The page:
I, myself, will start using it in my own thinking on a variety of issues where I have not been in the habit of examining their desire component. It's an interesting lens to use for mulling stuff over, one I hadn't given too much thought to until now.

Michael

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Calling a desire an emotion is a bit of an oversimplification and a mistake. Desires are simple and complex. Complex desires are tied up in emotion. But fundamental desires are in a sense "pre-emotional." Consider hunger. I can have the desire to eat beef Wellington. I want to got to my favorie restaurant and enjoy the salad bar, the wine, etc. Now, this is tyied up in my emotional response. I know how satisfied I was and how pleasurable the meal was last time. But had I gone there when I wasn't hungry, eating would have been a chore. My memory now would not be of pleasure, but of boredom. The basic desire is a simple given. It comes from our nature, not our premises. Rand's idea of values is a bit too simple and definitely over-intellectualized. Basic values arise from our nature. One is attracted to someone physically because of their smell or appearance. One is hungrty and food makes one's mouth water. Then one decides one will or will not eat or flirt because the food is fattening or the physically attractive person is morally repulsive. The evalutaion ties into the desire, informs it, and modifieds it. You see a cute girl walking down the street. She turns around, and you see the Che T-Shirt, and all of a sudden she is not so attractive. But the original attraction was a basic physiological response based on perception alone. One cannot talk oneself into being hungry, or finding someone attractive who is not. Rand's affair with Branden indicates a huve naivete to me on her behalf in this. Did Rand tryly think that branden should find her physically attractive even were she "confined to a wheel chair"? rand's idea of value is one of floating desires, rather than floating abstractions. She sees value as fundamentally intellectual. But just as ideas that cannot be tied to the concrete perceptual level are a type of rationalism, so too are values that do not arise from fundamental biological desires.

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Ted,

You are bordering dangerously on instinct, which is a dirty word in Objectivist surroundings. :)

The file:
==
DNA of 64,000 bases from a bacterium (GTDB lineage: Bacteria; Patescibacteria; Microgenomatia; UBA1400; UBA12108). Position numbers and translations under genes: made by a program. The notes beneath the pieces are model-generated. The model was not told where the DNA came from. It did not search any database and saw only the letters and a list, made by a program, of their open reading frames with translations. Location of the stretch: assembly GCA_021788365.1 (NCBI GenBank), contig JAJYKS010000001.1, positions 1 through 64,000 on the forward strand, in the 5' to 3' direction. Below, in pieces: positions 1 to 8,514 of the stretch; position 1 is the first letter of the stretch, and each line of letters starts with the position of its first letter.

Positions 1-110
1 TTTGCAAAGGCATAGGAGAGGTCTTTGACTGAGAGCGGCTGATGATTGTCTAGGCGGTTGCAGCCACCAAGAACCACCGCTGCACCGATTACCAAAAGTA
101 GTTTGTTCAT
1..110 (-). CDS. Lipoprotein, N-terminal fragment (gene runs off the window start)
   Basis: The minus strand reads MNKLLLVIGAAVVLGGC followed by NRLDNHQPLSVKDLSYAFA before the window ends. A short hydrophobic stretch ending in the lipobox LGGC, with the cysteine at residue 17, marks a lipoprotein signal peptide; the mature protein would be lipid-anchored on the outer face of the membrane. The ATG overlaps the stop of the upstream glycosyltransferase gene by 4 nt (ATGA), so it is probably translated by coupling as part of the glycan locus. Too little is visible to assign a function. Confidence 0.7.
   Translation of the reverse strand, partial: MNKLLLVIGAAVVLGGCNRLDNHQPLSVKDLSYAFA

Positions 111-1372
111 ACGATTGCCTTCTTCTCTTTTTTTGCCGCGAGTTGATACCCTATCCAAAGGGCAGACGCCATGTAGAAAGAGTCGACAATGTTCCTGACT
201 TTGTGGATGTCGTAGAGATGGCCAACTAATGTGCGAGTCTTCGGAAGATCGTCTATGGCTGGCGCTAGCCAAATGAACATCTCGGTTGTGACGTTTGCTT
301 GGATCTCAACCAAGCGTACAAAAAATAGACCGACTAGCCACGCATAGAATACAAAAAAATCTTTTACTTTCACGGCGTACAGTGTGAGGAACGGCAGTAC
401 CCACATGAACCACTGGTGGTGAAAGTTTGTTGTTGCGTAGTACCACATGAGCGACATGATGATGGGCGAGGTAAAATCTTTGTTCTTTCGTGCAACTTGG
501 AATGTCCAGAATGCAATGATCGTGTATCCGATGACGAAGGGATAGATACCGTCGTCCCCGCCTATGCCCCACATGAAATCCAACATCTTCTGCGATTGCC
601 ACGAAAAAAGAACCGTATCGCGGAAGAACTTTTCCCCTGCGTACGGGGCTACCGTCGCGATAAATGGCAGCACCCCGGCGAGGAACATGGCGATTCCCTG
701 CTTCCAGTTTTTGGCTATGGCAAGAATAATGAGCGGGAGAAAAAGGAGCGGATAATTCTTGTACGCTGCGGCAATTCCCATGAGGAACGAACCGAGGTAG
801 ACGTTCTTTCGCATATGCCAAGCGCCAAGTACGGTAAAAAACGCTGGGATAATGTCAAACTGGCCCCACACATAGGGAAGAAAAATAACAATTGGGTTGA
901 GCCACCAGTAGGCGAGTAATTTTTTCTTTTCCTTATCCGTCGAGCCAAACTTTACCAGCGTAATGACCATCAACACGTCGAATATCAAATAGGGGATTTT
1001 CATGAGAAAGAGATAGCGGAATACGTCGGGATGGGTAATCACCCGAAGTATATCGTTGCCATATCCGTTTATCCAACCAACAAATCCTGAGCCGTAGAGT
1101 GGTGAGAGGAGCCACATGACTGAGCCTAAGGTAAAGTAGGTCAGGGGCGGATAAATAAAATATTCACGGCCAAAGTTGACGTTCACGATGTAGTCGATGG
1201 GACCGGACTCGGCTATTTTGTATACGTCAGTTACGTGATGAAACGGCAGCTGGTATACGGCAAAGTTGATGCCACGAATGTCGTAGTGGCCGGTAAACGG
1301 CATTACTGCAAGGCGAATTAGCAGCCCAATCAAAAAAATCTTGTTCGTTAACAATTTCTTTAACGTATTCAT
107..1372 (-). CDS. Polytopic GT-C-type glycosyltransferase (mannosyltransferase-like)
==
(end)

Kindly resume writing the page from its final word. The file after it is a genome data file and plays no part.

There is the little matter of defining "emotion" in order to discuss your objections clearly.

Incidentally, I have written about how a subconscious drive like thirst arises and develops into action, and how addicts manage to plant an urge for the substance they are addicted to on that level in the mind so that it is tricked into believing in the life-threatening and life-nurturing importance of the substance (as fuel): Understanding Addiction -- One Objectivist's View.

Whether we call this an emotion or instinct or any other term is a matter semantics, not concept. This mental drive exists, it is identifiable, and it is the referent for several words and jargon phrases.

The Objectivist view of emotions is that they are subconscious prompts to action based on value judgments, with survival being the most fundamental value. This is actually where matters get fairly fuzzy.

A page from The Ayn Rand Lexicon gives an overview of quotes (leaving out Nathaniel Branden's work, of course): Emotions.

Here Rand argues that emotions can be consciously programmed and goes back and forth on whether they are automatic or chosen. (This stuff really is not her finest hour.) It is probably more specific to say that she believed that the source of all emotions can be programmed (she called it a premise) and such source can produce or eliminate results (the emotions themselves) according to person's choice in how to plant it, or eliminate it, in his mind.

This is one place in Objectivism where I have a problem with scope. Some emotions can be programmed in that fashion. Rand claims that all emotions can be. But there is a vast number that simply can't. We have an entire line of products in the pharmaceutical industry for treating depression and so forth that thankfully did not adhere to such a limitation.

Other than this, Rand's programmable emotions and the non-programmable ones left over are both subconscious prompts to action and work in an identical fashion by releasing hormones, etc., and prompting action.

Michael